Illinois Rep. Rodney Davis, the top Republican on the House Administration Committee, sent a letter to House Speaker Nancy Pelosi on Monday asking for there to be a comprehensive vaccine program, especially for essential workers on the Hill.
He asked for the House’s “high-risk and frontline essential workers” to receive the vaccine.
“Offering immunity vaccinations to the House’s high-risk and frontline essential workers is not only fundamental to the institution’s continuity of operations but is its duty to care for the health and safety of its staff and Members,” he wrote in the letter, obtained by CNN. “Additionally, implementing a clear plan will signal to both the private and public sector that the House has confidence in the vaccine. I have every confidence in our ability to rollout a successful program by the end of January based off the House’s existing flu vaccination model — a tried and trusted program that many House Members and staff are familiar with and benefited from.”
This letter comes a week after CNN asked House Majority Leader Steny Hoyer on a call with reporters when members of Congress would get vaccinated. He said there were ongoing discussions at the time but couldn’t provide details.
CNN has reached out to the speaker’s office for additional details on a possible vaccination program. Pelosi has not commented yet on when members would receive a vaccine but emphasized in a statement when it was approved for distribution that Americans should continue to wear face masks and social distance.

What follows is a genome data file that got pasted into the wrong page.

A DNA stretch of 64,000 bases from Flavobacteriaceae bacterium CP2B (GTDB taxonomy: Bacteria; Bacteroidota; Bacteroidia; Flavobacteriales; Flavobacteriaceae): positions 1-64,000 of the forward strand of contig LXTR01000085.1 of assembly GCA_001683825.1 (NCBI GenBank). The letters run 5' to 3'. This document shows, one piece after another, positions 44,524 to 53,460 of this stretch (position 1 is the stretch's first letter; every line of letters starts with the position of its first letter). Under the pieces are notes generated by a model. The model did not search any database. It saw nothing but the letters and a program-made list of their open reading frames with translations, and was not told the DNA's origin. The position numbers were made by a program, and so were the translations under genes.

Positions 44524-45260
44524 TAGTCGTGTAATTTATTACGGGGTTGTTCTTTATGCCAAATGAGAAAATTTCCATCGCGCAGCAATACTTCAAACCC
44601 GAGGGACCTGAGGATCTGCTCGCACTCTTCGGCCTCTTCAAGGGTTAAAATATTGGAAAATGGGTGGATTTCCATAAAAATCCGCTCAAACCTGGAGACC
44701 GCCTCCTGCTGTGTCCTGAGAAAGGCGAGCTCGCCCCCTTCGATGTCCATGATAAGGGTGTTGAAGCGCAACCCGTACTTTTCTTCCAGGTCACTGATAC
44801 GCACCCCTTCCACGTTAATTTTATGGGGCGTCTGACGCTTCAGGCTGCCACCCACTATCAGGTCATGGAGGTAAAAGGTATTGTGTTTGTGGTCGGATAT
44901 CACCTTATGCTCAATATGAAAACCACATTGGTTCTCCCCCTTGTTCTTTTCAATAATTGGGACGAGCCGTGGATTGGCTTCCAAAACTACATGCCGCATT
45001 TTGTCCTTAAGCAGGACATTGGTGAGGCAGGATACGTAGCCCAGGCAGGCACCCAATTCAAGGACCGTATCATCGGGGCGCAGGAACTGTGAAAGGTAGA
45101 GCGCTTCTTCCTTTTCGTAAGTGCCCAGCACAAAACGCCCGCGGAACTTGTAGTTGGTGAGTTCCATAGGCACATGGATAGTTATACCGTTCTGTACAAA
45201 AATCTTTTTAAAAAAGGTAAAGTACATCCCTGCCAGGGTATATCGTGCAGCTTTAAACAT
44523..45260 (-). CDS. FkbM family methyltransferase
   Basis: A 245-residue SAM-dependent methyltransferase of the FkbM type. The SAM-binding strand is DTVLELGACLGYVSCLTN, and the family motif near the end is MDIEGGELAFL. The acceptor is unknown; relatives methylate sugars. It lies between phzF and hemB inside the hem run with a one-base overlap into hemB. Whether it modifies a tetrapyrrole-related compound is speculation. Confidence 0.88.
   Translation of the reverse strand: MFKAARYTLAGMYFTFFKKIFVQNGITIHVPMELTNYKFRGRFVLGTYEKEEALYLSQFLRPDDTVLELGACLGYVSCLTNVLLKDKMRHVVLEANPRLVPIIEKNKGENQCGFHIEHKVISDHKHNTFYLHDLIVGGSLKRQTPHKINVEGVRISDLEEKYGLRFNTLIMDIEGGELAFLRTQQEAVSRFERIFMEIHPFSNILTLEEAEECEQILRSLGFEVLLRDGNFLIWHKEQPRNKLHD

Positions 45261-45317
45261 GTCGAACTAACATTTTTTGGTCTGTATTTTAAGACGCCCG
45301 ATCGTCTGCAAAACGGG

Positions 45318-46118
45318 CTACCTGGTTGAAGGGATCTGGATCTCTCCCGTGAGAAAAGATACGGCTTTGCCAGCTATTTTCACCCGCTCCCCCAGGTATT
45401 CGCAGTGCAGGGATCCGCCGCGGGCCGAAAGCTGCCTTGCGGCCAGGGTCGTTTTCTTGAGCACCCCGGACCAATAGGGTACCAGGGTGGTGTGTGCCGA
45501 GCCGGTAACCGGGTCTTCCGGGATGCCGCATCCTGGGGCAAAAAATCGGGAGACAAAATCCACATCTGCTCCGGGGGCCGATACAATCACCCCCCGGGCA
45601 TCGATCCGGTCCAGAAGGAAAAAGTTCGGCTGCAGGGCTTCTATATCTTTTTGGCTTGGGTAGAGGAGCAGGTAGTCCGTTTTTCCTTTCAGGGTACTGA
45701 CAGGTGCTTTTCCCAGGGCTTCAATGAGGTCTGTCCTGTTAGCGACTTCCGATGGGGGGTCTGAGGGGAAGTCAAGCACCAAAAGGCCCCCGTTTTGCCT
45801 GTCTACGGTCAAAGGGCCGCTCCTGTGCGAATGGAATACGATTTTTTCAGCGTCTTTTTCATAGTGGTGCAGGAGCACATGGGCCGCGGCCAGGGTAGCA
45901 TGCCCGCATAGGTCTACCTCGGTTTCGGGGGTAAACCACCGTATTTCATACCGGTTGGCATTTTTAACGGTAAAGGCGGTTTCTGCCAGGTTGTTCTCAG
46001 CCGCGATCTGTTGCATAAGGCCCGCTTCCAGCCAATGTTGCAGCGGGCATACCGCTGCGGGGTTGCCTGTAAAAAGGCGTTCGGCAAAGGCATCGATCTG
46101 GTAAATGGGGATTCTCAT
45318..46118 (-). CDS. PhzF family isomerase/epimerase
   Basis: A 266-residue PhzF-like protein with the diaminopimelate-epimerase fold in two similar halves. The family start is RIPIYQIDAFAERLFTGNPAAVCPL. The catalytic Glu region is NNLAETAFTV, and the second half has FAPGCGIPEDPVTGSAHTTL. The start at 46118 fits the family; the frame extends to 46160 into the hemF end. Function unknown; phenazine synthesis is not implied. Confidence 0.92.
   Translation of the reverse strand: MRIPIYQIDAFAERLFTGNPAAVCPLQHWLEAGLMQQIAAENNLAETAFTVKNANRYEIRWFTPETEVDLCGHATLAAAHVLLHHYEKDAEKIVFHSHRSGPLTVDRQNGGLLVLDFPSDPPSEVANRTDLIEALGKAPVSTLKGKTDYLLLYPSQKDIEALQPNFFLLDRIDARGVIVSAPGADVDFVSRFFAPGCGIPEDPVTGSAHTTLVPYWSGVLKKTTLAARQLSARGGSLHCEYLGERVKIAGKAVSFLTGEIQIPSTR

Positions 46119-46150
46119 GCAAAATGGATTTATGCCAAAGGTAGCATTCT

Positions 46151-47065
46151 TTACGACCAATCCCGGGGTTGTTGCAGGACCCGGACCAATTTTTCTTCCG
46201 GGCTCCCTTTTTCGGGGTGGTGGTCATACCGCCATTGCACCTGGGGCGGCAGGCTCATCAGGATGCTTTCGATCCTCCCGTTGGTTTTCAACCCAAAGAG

“Until the vaccine is widely available, it is essential that we continue to embrace the testing, tracing, treatment, mask wearing and social distancing that are essential to preventing thousands of Americans from dying every day from the pandemic,” she said.
Separately, a Capitol official told CNN that Congress has not been notified regarding how many doses of the vaccine will be available.
On the Senate side, House Minority Leader Chuck Schumer said in a floor speech he will wait to take the vaccine until it’s available to lawmakers and not “skip the line.”
“But make no mistake: we should all lead by example, commit to taking the vaccine, and tell our constituents to take it as well,” he added.
CNN’s Sunlen Serfaty contributed to this report.